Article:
Countless CSA members have praised the freshness and flavor of local organic produce. From my own experience, the first time I enjoyed fresh corn from Maryland's own One Straw Farm, the taste and texture were so rich and flavorful that I felt as though I was eating an entirely novel and unfamiliar food. Conventionally grown crops, in contrast, are typically bred (either via hybridization or transgenic lab technology) for long-shelf lives, uniform size, pest resistance and durability over long and bumpy transport. As a result, conventional produce is often comparatively bland.
You may find that fresh organic produce spoils a bit earlier than their conventional counterparts. To preserve freshness and convenience, wash and store your greens as soon as you get home. Consuming them earlier in the week will minimize nutrient loss over time.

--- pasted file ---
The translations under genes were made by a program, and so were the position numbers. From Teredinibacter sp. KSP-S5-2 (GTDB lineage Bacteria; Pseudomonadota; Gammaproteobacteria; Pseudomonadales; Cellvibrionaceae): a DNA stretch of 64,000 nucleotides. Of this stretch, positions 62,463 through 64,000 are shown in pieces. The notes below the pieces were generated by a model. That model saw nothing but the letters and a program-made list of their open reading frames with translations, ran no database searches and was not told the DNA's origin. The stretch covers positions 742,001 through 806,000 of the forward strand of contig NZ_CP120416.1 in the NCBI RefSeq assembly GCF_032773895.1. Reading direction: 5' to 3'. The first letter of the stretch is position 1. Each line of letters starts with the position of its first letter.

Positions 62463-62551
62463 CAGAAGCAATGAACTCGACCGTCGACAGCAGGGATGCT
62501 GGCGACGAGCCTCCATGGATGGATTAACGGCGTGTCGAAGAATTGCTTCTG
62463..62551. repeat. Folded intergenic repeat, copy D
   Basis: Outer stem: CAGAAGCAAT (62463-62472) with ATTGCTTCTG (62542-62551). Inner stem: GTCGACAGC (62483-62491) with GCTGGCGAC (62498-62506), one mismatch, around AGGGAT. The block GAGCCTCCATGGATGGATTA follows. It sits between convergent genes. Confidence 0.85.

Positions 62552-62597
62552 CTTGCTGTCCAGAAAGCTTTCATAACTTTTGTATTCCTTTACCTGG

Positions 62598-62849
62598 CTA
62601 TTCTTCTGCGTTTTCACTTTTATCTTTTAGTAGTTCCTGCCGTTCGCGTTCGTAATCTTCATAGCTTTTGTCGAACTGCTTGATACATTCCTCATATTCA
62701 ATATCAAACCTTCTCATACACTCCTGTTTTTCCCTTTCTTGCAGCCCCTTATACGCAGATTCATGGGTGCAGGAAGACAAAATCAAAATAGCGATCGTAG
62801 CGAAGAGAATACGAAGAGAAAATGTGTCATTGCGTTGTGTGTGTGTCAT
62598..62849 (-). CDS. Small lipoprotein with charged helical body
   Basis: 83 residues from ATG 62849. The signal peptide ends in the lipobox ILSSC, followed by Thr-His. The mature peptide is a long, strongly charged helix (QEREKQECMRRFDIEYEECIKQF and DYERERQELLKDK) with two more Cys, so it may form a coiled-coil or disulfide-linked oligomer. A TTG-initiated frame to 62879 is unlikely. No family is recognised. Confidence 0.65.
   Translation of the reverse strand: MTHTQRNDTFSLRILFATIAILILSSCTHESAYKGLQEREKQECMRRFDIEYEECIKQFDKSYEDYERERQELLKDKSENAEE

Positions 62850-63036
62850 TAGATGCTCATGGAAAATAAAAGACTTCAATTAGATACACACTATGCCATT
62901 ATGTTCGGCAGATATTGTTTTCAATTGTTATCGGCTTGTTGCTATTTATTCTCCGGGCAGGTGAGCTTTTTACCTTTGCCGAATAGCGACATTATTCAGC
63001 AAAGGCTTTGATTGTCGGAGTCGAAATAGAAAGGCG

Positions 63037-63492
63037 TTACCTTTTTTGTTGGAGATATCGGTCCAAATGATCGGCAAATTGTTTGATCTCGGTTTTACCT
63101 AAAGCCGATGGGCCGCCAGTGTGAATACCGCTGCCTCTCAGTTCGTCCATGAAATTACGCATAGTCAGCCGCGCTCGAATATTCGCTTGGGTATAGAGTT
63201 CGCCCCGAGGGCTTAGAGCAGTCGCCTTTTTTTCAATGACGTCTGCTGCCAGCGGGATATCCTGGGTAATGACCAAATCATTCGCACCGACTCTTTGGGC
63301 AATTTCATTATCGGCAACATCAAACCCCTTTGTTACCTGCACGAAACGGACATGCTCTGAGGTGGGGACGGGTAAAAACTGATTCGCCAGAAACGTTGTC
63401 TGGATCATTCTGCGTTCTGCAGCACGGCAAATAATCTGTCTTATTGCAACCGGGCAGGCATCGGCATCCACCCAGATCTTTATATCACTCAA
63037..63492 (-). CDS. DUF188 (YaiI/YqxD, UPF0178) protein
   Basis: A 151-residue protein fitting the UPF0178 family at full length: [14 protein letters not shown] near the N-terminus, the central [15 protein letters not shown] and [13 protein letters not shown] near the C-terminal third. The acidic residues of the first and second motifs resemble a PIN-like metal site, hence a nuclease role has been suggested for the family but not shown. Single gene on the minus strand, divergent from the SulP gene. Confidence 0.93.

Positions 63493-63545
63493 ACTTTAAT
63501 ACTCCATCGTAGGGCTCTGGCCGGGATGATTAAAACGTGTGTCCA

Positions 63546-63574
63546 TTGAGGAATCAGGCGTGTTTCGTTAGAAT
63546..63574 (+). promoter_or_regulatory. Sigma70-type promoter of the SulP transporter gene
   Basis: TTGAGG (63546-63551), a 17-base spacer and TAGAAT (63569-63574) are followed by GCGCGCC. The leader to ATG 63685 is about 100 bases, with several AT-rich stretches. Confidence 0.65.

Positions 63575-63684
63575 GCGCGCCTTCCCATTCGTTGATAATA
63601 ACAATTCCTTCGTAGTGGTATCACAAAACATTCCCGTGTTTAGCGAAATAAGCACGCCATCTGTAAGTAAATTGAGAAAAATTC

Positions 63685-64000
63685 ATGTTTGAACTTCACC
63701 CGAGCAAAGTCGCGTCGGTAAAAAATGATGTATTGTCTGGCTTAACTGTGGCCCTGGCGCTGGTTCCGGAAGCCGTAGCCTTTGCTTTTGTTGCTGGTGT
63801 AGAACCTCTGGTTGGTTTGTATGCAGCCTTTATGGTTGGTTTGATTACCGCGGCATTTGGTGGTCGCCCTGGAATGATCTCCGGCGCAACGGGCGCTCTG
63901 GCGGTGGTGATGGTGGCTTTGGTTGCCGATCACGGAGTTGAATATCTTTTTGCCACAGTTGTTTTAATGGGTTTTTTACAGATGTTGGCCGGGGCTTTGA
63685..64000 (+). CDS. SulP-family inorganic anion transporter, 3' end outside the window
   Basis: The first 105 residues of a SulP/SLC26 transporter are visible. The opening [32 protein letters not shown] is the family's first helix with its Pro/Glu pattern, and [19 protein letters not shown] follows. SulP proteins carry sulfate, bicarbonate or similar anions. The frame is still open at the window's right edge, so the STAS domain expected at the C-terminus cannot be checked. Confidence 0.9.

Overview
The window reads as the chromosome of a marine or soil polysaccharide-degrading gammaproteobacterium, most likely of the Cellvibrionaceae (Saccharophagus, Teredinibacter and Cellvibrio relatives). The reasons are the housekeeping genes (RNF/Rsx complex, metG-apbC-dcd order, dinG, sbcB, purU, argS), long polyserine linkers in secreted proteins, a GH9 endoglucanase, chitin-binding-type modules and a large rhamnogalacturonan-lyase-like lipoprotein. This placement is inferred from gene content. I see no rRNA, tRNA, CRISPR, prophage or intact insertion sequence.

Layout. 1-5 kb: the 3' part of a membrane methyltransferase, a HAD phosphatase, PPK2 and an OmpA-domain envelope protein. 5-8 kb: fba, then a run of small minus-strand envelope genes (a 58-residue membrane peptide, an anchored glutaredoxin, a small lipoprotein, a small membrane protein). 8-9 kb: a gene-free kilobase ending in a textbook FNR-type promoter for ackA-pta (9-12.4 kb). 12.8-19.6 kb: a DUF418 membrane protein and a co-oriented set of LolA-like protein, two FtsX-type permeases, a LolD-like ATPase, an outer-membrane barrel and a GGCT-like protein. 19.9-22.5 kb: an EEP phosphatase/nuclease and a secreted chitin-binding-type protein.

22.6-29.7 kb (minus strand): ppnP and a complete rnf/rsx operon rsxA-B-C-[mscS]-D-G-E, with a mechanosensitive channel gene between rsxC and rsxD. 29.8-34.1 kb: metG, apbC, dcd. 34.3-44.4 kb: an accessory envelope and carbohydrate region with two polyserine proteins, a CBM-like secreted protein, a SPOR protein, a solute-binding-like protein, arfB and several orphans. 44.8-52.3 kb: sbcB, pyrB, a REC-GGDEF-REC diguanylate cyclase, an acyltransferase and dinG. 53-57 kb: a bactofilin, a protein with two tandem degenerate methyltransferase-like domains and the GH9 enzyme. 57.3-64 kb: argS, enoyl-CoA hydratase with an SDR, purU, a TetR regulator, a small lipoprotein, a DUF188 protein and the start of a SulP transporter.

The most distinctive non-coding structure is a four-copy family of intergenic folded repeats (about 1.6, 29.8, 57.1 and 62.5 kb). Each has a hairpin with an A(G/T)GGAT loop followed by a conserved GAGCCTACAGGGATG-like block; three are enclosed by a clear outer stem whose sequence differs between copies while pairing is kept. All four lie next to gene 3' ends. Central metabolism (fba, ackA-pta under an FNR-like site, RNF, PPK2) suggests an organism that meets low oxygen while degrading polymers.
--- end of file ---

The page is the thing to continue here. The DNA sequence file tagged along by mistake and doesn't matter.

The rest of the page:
Some CSA members have endorsed GreenBags, which reportedly prolong freshness. I haven't yet tried them myself, but anything to minimize food waste is probably a worthwhile venture.
Discarded organic material heads to a landfill, where the decomposition process releases methane, a potent greenhouse gas. If you find yourself discarding organic material and you don't have a composting system of your own, you can bring it with you the next time you head to Whole Foods by the harbor, where you can drop it off in a compost bin (no sense making a special trip to drop it off, lest you negate the environmental benefits by driving). Storing it in the freezer works well (frozen compost, I know, sounds weird - but it won't smell or attract insects, and a full fridge/freezer actually uses less energy).
Recommended resource: How to keep your vegetables fresh